About Bald Eagles

BALD EAGLE (Haliaeetus leucocephalus) 


Following a dramatic decline caused by pesticides, our national bird has made a slow but steady comeback, and once again nests in areas where it was wiped out during the 1960s.  

 

DID YOU KNOW?

A bald eagle can spot a fish up to 3 miles away.  It can spot another eagle in flight more than 4 miles away.  Eagles are gifted with superior eyesight, among the best in the world.  The eyes of a bald eagle may be as much as 8 times sharper than a human’s.  This gives them a most important advantage over their prey. 

DID YOU KNOW?

Bald eagles have a highly efficient digestive system and pass food quickly.  Food is swallowed and passes through the esophagus to the crop, where it can be stored.  The stomach has two chambers (proventriculus) where the food is broken down with digestive enzymes and acids, and (the gizzard) where the food is ground up by muscular action.  Finally the food is passed through the relatively short intestines.  Undigested food (bones and fur) regurgitated back up through the mouth as a pellet food pass.  (The flexibility of the corners of the mouth allows and extremely wide gape).

GENERAL  FACTS

  • Height 30-31 / Wing Span / 6’-7’6” / Weight up to 16 lbs / Life Span 25 – 30 years 
  • Of the eight sea eagles, the bald eagle is among the largest in North America.  Only the California condor and the golden eagle are larger.  Bald eagles in the northern half of North America are somewhat larger than those from the South.  Females are larger than males. 
  • Mated bald eagles are monogamous;  Female bald eagles are larger than the males. 
  • They are able to fly 36 – 44 miles per hour. 
  • Bald eagles snatch their prey with their talons.  They have special pads on the soles of their feet, especially designed to firmly grip a slippery wriggling fish.  Each foot has four toes, three pointing to the front and one to the rear, ending with razor sharp black talons up to two inches long.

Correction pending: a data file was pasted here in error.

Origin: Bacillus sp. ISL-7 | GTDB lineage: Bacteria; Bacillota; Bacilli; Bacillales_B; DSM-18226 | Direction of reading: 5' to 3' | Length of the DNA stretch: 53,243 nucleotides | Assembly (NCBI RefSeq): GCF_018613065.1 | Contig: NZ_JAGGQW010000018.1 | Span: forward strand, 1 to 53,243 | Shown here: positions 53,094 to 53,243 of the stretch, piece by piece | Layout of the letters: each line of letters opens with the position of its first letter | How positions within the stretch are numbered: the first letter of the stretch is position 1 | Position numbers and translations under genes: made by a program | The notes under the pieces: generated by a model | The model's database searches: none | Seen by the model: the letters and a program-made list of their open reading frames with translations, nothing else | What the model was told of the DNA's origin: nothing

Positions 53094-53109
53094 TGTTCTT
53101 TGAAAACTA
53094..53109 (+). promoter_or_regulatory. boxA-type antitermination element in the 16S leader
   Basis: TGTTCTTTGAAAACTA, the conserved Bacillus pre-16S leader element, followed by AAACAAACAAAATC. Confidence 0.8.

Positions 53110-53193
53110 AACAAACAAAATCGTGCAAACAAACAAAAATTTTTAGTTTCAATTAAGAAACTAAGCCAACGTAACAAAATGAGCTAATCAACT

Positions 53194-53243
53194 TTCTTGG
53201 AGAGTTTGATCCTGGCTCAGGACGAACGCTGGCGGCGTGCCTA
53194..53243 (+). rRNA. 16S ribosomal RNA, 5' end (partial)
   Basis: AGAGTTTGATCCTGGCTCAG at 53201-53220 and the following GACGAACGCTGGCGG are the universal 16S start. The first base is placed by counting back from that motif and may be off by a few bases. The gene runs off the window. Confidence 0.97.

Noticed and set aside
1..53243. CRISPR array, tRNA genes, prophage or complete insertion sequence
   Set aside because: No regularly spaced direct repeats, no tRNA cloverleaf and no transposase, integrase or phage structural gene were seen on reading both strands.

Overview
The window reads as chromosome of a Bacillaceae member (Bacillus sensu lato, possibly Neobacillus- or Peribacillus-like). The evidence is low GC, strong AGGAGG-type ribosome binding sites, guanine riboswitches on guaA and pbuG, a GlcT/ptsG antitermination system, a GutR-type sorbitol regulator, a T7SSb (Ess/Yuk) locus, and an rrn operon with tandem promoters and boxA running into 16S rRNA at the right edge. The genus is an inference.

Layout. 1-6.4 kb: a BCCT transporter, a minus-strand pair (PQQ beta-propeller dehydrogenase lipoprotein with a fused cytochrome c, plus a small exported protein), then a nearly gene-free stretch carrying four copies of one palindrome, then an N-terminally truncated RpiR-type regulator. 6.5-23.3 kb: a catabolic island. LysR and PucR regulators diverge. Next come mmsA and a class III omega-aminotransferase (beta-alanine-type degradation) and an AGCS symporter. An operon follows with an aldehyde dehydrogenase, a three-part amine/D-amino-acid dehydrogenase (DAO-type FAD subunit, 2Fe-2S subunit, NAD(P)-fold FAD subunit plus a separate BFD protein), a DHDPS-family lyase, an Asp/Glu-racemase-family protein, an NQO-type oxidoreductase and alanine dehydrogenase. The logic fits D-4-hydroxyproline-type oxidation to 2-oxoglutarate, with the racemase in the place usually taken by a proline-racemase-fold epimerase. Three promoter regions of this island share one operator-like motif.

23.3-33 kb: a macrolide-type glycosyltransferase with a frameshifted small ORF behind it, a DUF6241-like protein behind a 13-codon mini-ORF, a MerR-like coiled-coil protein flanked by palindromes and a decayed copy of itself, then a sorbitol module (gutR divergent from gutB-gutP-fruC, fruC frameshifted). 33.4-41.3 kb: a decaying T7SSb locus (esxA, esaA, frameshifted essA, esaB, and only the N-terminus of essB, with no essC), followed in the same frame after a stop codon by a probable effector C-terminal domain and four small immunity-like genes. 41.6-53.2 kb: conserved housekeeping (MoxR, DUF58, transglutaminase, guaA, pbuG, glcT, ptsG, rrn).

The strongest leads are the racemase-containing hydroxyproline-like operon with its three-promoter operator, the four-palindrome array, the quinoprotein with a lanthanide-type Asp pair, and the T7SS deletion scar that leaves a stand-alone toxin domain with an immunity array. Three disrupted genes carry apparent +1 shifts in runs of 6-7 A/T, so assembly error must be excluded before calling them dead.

• Bald eagle habitat includes: rivers, lakes, marshes, and seacoasts. 

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Articles

PROTECTION AFTER DE-LISTING

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On June 28, 2007 U.S. Fish and Wildlife Service formally declared a victory for the comeback of the bald eagle and announced its removal from the Endangered Species Act protection.

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"WINTER" BALD EAGLE WATCHING

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Flourishing across the nation, your chances of seeing a wild bald eagle is no longer slim.  With proper technique and planning, “winter” eagle-watching has become a popular off season activity.

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MORE ABOUT BALD EAGLE EYES

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As Bald Eagles age, the color of their eyes change.  Young eagles have dark eyes, which become yellow with maturity, and a silver blue in later years.

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CHICK DEVELOPMENT

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Eggs are laid as singles with a day or two between 

the laying of each.  Incubation, on average, 

lasts 35 days and both male and female spend 

time incubating the eggs. 

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LEARNING TO FISH AND FLY

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Observing and documenting over the past 18 months, a "first year" eagle pair building their nest along the Delaware River and raising their "first offspring", 

has been a wonderful experience.

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RARE 4-CHICK BALD EAGLE NEST

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4-Bald eagle chicks successfully fledged from a nest along the Delaware River PA.  We estimated that there was a 1 1/2 to 2 week age difference between the oldest chick and the youngest chick.  

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© Wildlife Photographs by John A. DiGiorgio, Photographer.